David Giedroc Seminar
November 28 @ 1:30 PM - 2:30 PM - Lilly Room 1-117
Transition Metal Homeostasis in Bacterial Pathogens: Structure and Mechanism
All prokaryotes encode a panel of metal sensor or metalloregulatory proteins that govern the expression of genes that allows an organism to quickly adapt to toxicity or deprivation of both biologically essential transition metalions, e.g., Zn, Cu, Fe, and heavy metal pollutants. As such, metal sensor proteins can be considered arbiters of intracellular transition metal bioavailability and thus potentially control the metallation state of the metalloproteins in the cell. Metal sensor proteins are specialized allosteric proteins that regulate transcription as a result direct binding of one or two cognate metal ions, to the exclusion of all others. In most cases, the binding of the cognate metal ion induces a structural change in a protein oligomer that either activates or inhibits operator DNA binding. A quantitative measure of the degree to which a particular metal drives metalloregulation of operator DNA-binding is the allosteric coupling free energy, ΔGc. Structural, thermodynamic and cell biological approaches will be discussed with a focus on zinc homeostasis and copper resistance in the Gram-positive respiratory pathogen, Streptococcus pneumoniae.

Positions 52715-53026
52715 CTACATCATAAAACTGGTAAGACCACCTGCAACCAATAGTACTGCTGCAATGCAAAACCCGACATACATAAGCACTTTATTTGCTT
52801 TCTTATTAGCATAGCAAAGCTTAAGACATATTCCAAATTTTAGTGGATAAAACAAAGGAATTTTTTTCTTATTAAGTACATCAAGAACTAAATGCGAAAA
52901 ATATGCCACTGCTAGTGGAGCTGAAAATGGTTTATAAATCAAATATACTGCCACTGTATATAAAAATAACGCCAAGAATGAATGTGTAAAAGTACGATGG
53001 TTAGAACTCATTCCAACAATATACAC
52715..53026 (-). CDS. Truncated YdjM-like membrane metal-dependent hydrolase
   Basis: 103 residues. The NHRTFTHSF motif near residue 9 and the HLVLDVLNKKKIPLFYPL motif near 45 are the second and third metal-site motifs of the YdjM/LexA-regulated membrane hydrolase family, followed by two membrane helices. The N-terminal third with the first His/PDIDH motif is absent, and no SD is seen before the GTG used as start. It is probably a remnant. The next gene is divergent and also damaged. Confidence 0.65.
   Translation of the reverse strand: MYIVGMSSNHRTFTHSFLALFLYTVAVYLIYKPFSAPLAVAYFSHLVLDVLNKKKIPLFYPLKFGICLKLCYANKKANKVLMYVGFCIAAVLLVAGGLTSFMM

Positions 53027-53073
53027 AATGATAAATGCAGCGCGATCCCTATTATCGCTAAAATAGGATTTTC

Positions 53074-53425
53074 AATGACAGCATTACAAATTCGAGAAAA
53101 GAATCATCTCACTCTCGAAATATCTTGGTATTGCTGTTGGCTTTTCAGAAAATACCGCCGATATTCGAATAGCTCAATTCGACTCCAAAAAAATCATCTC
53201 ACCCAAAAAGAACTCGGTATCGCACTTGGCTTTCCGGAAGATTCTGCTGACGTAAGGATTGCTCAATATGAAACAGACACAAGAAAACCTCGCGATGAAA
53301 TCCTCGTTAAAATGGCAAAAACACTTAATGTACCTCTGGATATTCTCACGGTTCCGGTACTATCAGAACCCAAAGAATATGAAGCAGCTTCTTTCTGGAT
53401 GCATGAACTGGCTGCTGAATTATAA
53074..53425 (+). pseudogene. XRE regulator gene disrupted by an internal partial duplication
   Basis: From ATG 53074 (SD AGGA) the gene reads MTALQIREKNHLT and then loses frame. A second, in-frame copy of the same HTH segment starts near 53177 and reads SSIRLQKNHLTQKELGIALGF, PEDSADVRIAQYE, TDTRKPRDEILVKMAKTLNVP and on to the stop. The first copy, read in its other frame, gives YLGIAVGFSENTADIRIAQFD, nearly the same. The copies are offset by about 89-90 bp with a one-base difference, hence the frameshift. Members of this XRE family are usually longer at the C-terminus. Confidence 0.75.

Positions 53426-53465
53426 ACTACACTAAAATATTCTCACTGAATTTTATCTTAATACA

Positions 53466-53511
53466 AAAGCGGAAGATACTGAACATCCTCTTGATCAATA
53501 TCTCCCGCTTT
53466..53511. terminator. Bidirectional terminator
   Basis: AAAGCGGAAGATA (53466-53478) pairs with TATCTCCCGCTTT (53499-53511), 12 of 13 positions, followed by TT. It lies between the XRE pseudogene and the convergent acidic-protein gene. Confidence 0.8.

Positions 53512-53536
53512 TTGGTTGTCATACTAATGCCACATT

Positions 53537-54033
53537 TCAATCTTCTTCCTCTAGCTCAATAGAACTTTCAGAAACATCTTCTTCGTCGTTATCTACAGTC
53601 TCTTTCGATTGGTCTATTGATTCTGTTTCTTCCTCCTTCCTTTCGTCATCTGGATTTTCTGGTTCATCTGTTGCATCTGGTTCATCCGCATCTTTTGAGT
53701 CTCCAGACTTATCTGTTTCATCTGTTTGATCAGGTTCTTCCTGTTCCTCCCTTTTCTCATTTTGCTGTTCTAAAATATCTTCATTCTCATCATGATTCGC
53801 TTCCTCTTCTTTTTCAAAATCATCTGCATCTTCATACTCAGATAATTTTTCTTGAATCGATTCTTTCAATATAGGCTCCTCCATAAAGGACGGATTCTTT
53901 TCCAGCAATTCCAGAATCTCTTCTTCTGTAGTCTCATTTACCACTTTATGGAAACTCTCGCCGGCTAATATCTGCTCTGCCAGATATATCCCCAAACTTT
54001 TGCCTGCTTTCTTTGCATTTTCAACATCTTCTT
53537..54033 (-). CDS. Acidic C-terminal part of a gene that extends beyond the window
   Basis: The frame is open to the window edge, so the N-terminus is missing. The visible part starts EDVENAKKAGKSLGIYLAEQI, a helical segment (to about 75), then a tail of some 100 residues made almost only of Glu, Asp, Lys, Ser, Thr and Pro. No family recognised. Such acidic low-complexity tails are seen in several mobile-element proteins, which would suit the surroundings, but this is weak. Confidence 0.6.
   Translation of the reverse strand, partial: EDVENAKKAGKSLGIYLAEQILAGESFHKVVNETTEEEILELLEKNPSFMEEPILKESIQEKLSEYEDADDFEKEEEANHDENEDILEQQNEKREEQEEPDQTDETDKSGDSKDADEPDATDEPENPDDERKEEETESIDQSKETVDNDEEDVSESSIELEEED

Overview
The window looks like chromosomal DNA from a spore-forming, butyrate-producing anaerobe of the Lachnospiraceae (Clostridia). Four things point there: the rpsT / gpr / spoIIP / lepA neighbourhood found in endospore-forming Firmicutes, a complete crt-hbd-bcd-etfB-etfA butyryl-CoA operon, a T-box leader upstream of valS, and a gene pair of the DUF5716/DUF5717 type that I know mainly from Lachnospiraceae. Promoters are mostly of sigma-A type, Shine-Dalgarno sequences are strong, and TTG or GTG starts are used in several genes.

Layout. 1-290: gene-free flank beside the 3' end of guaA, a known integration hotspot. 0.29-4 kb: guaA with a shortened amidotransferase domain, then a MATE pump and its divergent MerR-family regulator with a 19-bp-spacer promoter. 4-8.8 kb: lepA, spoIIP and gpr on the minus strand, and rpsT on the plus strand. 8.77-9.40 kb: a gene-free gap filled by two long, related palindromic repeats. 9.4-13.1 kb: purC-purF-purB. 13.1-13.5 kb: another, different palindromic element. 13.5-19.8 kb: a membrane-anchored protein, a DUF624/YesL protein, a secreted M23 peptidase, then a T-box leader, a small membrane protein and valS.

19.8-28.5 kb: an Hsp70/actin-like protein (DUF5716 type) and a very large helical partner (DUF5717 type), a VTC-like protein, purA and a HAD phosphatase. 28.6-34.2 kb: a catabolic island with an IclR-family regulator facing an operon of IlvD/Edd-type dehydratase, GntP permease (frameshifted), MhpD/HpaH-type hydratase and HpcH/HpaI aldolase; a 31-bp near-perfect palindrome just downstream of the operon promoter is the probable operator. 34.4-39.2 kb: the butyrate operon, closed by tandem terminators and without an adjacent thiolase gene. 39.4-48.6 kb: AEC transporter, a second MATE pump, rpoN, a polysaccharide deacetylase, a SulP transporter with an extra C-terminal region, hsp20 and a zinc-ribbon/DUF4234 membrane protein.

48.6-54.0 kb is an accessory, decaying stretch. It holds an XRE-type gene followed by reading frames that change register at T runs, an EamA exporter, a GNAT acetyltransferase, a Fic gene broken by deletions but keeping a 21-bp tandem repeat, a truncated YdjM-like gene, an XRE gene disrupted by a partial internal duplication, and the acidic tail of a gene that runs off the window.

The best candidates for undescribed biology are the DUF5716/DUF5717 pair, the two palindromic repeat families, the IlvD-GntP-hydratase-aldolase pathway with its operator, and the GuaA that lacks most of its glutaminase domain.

- Rebecca Harding